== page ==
I had my academic year nine class for the first time today and had a lot of fun. I had been warned about a few students, but they were arms deep in the trenches having a good go.

I took an experimental approach today with the class examining how to multiply and divide powers of 10. The idea was to create algorithms in student terms for solving simple equations.

We started with simple examples using whole numbers

5 x 10 = ...

"When multiplying by 10, 100, 1000... count the zeroes and put them on the end of the number you are multiplying."

25 ÷ 10 = ...

This time students considered the position of the decimal point:

"Count the zeroes in the number after the division symbol [divisor] and move the decimal point right of the other number [the dividend] that many digits"

We then looked at the case

2.5 x 10 =

and discovered our first algorithm didn't work as by our first algorithm 2.5 x 10 = 2.50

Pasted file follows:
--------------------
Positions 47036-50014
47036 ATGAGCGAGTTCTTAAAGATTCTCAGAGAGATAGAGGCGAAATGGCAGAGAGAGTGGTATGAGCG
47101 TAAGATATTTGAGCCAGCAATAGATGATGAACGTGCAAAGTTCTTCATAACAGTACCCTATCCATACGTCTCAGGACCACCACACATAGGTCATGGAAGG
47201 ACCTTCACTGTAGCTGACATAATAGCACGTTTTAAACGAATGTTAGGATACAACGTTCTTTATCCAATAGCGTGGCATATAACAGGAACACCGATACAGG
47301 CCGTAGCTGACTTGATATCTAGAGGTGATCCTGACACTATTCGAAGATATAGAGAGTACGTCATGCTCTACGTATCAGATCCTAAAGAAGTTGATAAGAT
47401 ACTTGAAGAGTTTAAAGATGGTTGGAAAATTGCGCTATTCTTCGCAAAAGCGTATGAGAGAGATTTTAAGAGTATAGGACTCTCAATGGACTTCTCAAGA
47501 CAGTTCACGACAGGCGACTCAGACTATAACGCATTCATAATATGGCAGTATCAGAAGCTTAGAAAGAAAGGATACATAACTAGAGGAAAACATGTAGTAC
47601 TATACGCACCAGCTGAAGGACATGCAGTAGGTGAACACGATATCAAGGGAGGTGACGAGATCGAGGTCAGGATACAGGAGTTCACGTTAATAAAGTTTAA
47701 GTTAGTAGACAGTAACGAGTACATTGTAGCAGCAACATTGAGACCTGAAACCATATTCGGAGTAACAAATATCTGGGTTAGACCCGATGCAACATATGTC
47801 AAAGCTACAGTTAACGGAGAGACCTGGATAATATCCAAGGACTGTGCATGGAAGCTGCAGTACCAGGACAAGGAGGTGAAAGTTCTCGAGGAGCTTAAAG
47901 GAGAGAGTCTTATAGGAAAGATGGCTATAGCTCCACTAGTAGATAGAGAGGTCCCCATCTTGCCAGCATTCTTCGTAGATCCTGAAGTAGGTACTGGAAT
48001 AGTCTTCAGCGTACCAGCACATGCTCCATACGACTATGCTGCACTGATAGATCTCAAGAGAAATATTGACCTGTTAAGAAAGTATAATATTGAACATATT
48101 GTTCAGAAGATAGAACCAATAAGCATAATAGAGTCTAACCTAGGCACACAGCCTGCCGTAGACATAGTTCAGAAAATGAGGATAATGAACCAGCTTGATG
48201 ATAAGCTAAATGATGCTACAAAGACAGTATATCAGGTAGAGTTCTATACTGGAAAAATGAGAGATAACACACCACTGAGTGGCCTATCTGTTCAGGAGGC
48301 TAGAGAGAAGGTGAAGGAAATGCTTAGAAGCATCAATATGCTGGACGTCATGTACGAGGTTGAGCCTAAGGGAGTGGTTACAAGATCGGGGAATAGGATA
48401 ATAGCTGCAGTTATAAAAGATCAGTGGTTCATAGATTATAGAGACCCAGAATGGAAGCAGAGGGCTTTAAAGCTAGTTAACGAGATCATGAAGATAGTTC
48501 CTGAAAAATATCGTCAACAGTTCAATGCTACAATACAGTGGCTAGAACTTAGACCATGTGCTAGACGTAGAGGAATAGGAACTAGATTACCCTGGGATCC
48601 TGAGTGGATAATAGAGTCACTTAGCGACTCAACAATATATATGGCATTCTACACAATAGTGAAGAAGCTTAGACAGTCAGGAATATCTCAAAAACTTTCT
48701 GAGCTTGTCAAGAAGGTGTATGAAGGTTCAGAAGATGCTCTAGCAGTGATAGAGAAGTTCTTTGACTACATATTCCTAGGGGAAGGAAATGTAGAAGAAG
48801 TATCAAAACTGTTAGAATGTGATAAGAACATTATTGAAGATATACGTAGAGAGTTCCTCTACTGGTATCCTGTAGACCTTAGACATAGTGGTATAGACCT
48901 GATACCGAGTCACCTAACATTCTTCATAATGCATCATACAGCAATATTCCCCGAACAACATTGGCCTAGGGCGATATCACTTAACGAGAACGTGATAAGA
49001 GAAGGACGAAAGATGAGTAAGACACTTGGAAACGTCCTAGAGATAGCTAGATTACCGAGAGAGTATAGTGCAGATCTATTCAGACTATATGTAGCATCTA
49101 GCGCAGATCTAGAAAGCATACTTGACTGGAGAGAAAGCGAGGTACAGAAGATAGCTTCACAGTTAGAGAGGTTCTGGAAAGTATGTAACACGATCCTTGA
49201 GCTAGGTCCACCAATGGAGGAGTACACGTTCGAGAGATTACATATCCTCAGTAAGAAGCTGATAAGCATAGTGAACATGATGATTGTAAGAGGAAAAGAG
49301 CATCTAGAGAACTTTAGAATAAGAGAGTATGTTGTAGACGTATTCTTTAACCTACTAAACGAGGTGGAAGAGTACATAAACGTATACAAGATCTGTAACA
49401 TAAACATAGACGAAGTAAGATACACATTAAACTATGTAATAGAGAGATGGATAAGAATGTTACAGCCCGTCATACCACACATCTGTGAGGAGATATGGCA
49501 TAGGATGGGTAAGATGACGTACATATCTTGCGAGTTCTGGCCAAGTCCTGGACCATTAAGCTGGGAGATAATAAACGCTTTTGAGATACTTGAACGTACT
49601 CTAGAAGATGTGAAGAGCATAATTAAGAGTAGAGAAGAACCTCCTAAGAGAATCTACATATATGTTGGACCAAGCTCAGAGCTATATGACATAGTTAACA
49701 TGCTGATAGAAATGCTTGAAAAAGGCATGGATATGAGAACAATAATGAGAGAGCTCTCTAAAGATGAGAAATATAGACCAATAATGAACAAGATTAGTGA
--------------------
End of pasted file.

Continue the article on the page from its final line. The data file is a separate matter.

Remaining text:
This lead us to a similar algorithm as for our division case:

"Count the zeroes in the multiplier and move the decimal point left of the other number [the factor] that many digits"

Using the whole number cases gave students an additional method of multiplying powers of ten than the messy loops moving decimal places method. The idea of this lesson was not to deny them mathematical language - but to give them an opportunity to explore a mathematical concept before formal language was introduced. It was a lot of fun for me and engaged them during the lesson.

We then looked at a few cases where the multiplier and divisor were not powers of 10. This exposed that students had difficulty with long division and long multiplication and were over dependent on calculators - which has the possibility of causing issues in non-calculator sections in upper school. We'll now go own to examining factor trees and ease into indices.

We also looked at 250 ÷ 10 where we converted the expression to a fraction and cancelled the zeroes - although we didn't consider why this works and will need to revisit it later.